A Testing Dojo starts with the facilitator introducing the rules. The facilitator provides a mission and clarifies the structure of the dojo. If you run a Testing Dojo for the first time, you could consider providing a first focused test that gets the group going, rather than leaving it too broad.
The session facilitator should change so that everyone gets the opportunity to lead a small group of people. Any testing can be done by a single tester in front of the computer or in a paired setup.
The missions vary between testing as product, evaluating the usage of the following tools or using a new approach to check if we could incorporate it into our testing process.
When the team has run many Testing Dojos, the introduction tends to get shorter since the facilitator has to explain less of the standard dynamics.
In a single tester session, the person with access to the keyboard takes on the role of the tester and the others fulfill the role of observers. On a previously agreed upon time the tester is replaced by another participant from the audience. Five minutes seem to be just enough for this, but you can try different timings based on the size and skills of your group. The new tester continues to follow the mission tackling the product under test. When the individual tester gets stuck, he can ask for support from the observers. Otherwise observers have to remain silent while watching the performance.
For instance the facilitator has picked the latest application from the company and decided to explore it. A tester unfamiliar with the software is asked to begin for ten minutes. Right after starting the application, she faces a problem because she does not know what it does. After a few hints from the observers about the documentation, she continues to explore the software, but does not quite understand it. After the ten minutes have expired, a tester more familiar with the application starts, coming from the group of observers. He shows some of the features and explores areas of the product. He provides the first tester with some new insights about the application, as well as the approaches used to test it. A third tester then takes charge and explores the product from a completely new perspective.
The tester must explain every step of her thoughts for the observers to follow the individual actions. As a rule of thumb, the more the tester speaks, the better it is for novice testers in the audience. More experienced testers need less explanations of a particular motivation or applied heuristic.
In a paired session, two participants sit in front of the computer. The tester is working on the keyboard, while the recorder writes down the test ideas and discovered bugs. After a previously agreed timeframe, between 5 and 10 minutes), the tester goes back to the group of observers. The recorder takes over the role of the tester and one of the observers becomes the new recorder.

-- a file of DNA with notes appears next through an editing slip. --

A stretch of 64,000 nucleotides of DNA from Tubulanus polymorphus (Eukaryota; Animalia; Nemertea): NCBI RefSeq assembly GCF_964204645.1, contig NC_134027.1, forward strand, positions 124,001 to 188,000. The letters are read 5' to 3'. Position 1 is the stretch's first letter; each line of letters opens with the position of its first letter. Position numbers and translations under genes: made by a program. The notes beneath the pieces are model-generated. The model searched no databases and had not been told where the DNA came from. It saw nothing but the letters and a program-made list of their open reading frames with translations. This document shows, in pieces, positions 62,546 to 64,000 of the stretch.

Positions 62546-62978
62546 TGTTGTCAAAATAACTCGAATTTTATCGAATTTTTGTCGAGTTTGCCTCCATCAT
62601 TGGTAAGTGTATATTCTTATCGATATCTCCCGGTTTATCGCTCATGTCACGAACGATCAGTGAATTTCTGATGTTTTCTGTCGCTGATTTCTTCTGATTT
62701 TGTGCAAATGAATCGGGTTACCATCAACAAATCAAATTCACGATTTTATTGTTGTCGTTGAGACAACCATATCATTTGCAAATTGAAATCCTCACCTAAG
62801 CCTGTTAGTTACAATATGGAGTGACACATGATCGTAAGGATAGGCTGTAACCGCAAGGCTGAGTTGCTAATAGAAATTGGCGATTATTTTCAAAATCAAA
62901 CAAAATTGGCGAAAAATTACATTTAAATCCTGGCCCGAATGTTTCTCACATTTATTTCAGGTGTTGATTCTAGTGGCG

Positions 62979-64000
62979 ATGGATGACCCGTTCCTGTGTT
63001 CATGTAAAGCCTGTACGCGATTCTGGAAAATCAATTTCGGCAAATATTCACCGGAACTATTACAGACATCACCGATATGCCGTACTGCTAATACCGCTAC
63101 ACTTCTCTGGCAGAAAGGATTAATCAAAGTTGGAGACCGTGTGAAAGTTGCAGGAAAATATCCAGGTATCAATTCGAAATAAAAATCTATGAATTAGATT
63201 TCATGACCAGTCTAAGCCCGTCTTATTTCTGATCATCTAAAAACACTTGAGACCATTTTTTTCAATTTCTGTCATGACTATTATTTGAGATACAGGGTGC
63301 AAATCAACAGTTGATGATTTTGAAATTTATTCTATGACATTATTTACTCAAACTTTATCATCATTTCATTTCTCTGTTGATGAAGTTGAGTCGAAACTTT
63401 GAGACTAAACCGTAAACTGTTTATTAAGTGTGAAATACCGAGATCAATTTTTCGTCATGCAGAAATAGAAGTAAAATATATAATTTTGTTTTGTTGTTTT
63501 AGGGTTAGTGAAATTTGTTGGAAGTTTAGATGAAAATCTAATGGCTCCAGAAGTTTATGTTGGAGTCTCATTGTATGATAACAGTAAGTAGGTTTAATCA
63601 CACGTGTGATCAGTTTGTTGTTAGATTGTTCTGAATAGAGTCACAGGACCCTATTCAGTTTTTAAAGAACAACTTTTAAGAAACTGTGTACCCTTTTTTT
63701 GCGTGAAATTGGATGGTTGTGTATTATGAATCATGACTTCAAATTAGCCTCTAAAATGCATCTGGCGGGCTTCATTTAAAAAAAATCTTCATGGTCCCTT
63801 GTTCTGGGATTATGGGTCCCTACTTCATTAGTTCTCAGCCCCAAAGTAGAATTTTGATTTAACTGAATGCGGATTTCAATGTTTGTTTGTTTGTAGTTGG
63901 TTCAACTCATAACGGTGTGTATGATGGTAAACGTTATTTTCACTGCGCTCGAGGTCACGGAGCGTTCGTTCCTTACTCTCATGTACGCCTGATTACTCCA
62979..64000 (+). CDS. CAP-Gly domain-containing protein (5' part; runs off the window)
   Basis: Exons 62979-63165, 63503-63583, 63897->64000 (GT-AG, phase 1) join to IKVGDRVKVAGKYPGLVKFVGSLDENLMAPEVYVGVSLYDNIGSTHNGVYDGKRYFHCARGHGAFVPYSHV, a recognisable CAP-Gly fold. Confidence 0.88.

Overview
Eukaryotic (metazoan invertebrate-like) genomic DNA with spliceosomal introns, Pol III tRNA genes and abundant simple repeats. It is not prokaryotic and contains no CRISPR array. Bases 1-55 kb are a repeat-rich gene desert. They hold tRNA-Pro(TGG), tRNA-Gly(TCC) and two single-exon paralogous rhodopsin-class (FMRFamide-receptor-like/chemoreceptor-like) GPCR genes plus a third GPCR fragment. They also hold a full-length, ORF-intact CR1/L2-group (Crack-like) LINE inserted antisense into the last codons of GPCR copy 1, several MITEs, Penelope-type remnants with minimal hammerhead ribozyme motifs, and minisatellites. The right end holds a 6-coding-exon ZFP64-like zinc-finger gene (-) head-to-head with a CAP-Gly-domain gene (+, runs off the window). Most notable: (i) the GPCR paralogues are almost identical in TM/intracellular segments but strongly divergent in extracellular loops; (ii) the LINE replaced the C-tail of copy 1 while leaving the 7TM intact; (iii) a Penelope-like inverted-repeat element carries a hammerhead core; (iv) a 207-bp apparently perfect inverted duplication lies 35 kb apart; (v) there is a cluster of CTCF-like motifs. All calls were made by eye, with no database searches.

During a paired session the tester and the recorder in front of the computer need to clarify their steps so that everyone from the observers understands what they're doing, and more importantly why they are doing it. They should at least talk as much as they test and probably talk more than test. The pair is allowed to involve other participants only when it gets stuck just as in the single tester setting.
The paired setup is similar to a Randori Kata in a Coding Dojo. The people in front of the keyboard need to make their steps clear to the audience. Over the course of the time-box, they explain the model they got from testing the application. This knowledge is then transferred when the pairing partners switch. Since all observers watched and listened to the particular steps performed, the next partners will have similar knowledge about the product. Over the course of the session, each participant takes notes and tests.
Pairs switching can be decided using a round robin style or by picking the next volunteer for a larger group. In round robin switching, each participant should get into the role of the tester and the recorder at least once. The size of the group will influence how much time you schedule for the session. If you have one or two testers who feel uncomfortable to expose their testing steps to others, you can make testing and recording optional.
To make the activity more fun, you can include a ceremony activity for pair switching like a handshake when the tester leaves or a Karate-style bow when a new recorder joins. You can also bring in special things if the team found a bug, like a high five.
Suppose that John and Susi are the first pair. John decides to pick up the keyboard and Susi begins with recording notes. They take the application and discuss which areas to focus on. The session facilitator starts a timer for five minutes, informing the pair when they have two and one minutes left. After getting a brief charter up, John and Susi start to test the application with the first item on their list. They make pretty good progress. The time also passes very quickly. John goes back to the observers after the facilitator announced that the time is up. Susi now takes the keys and Paul joins her. Paul raises a question about one area that he just saw while John and Susi were performing. Susi gets back to this area and Paul asks some questions that eventually result in Susi doing some follow-up testing.